Kirkus Reviews

“A captivating love story”—Lisa Oliver Monroe, Kirkus Magazine 

“Detailing how family dynamics, cultural diversity and past relationships shape who we are, debut novelist Hiatt subtly explores the cavern between a successful life and a meaningful one . . . An exceptional first effort that captures the harmony of two beating hearts.”—Kirkus Starred Review 


Secrets of the Apple

“When the door shut behind Kate, some invisible detail changed in the room, maybe something to do with the air pressure, or possibly the temperature. Gradually minor noises took on a strange magnification, like the grinding tikka tikka of the antique clock on the credenza and the splatter of raindrops against the windows as the long drizzle finally turned ardent. He felt a chill in his arms and rose to put the clock in a drawer, wondering how he could have occupied this room for two weeks without consciously noting such an irritating sound. Back at his desk, he picked up a pen, reminding himself how rejuvenating it was to work in solitude, free to swear all he wanted. He put the pen down, remembering he didn’t need it. He sat back in his chair. The office felt dead.”


Ever watched a man fall in love from the inside, a man really kicking and screaming, fighting it all the way? Our hero is a wealthy, arrogant businessman, a real beast to work for, and his new assistant, Kate, would have no problem sewing a trout or two into the lining of his coat. But there’s something about her, something he can’t quite grasp, and he watches her with hooded eyes, attempting to understand how she upends his world with a button and a bit of thread. A button is such a little thing, yet unraveling its mystery will send them both on a journey from San Francisco to the urban jungles of Brazil, setting a collision course with a murderer, a kidnapper, and a thief.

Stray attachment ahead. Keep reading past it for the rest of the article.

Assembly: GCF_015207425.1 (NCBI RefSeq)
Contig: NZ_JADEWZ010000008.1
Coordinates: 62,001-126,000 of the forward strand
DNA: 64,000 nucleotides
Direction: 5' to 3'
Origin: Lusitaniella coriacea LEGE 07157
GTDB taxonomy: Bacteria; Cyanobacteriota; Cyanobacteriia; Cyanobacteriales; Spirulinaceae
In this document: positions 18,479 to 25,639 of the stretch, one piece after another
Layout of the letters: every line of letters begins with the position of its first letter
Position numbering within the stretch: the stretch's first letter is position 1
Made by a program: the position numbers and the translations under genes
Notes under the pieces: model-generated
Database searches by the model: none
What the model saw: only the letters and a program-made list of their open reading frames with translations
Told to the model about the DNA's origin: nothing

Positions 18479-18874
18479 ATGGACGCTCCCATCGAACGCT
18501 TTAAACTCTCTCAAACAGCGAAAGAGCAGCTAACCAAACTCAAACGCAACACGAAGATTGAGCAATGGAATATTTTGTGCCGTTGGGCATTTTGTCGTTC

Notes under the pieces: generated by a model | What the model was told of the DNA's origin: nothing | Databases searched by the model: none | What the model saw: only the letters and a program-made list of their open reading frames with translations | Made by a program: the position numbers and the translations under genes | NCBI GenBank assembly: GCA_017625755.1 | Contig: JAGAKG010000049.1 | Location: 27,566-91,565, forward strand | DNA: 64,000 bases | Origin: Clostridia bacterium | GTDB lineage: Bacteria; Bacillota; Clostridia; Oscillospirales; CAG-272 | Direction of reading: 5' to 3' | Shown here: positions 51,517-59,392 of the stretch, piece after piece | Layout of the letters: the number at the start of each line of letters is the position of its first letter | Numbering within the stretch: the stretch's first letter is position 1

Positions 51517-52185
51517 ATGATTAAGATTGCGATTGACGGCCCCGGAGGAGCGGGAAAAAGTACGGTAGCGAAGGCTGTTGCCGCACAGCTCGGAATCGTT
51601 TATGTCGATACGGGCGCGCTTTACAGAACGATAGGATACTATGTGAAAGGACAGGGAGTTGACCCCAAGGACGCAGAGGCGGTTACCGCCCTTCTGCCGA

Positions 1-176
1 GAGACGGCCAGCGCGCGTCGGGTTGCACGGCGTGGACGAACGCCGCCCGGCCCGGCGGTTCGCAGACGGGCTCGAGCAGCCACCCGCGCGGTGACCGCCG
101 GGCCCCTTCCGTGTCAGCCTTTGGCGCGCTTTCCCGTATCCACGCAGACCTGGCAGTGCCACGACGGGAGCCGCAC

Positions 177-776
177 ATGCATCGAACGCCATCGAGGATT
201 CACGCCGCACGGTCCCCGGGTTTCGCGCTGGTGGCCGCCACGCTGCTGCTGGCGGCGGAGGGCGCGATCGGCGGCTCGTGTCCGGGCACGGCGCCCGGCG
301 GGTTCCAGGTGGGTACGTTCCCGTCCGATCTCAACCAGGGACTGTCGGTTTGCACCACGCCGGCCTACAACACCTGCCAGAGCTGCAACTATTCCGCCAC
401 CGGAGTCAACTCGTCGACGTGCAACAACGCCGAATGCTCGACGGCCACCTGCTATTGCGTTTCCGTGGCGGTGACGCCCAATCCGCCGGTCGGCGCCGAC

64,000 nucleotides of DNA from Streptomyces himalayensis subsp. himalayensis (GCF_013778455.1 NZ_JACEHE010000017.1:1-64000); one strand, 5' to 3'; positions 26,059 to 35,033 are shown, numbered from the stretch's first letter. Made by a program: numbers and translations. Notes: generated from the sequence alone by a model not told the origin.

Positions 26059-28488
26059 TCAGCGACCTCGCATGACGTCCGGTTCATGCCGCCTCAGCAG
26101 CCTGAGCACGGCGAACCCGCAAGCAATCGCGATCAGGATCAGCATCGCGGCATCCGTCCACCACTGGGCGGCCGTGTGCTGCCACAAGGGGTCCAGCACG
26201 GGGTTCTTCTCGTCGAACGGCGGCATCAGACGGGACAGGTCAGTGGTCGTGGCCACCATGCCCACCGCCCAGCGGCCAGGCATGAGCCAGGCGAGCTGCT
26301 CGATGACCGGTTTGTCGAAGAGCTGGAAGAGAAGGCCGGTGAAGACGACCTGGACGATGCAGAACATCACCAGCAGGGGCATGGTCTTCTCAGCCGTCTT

Ever watched a man fall in love from the inside? It’s complicated, scary, and definitely funny.

Warning: The hero and heroine do not hate each other on page one and tear their clothes off on page three. There is no mention of the “ice around his heart,” or any character’s “crumbling walls,” because, really, who talks like that. There may be some laughing since life is actually hilarious. There may be a little crying too . . . oh, and don’t be bothered should there be a tiny bit of death and dismemberment, a touch really, hardly any at all. Just so we’re clear.


Secrets of the Apple Chapter 1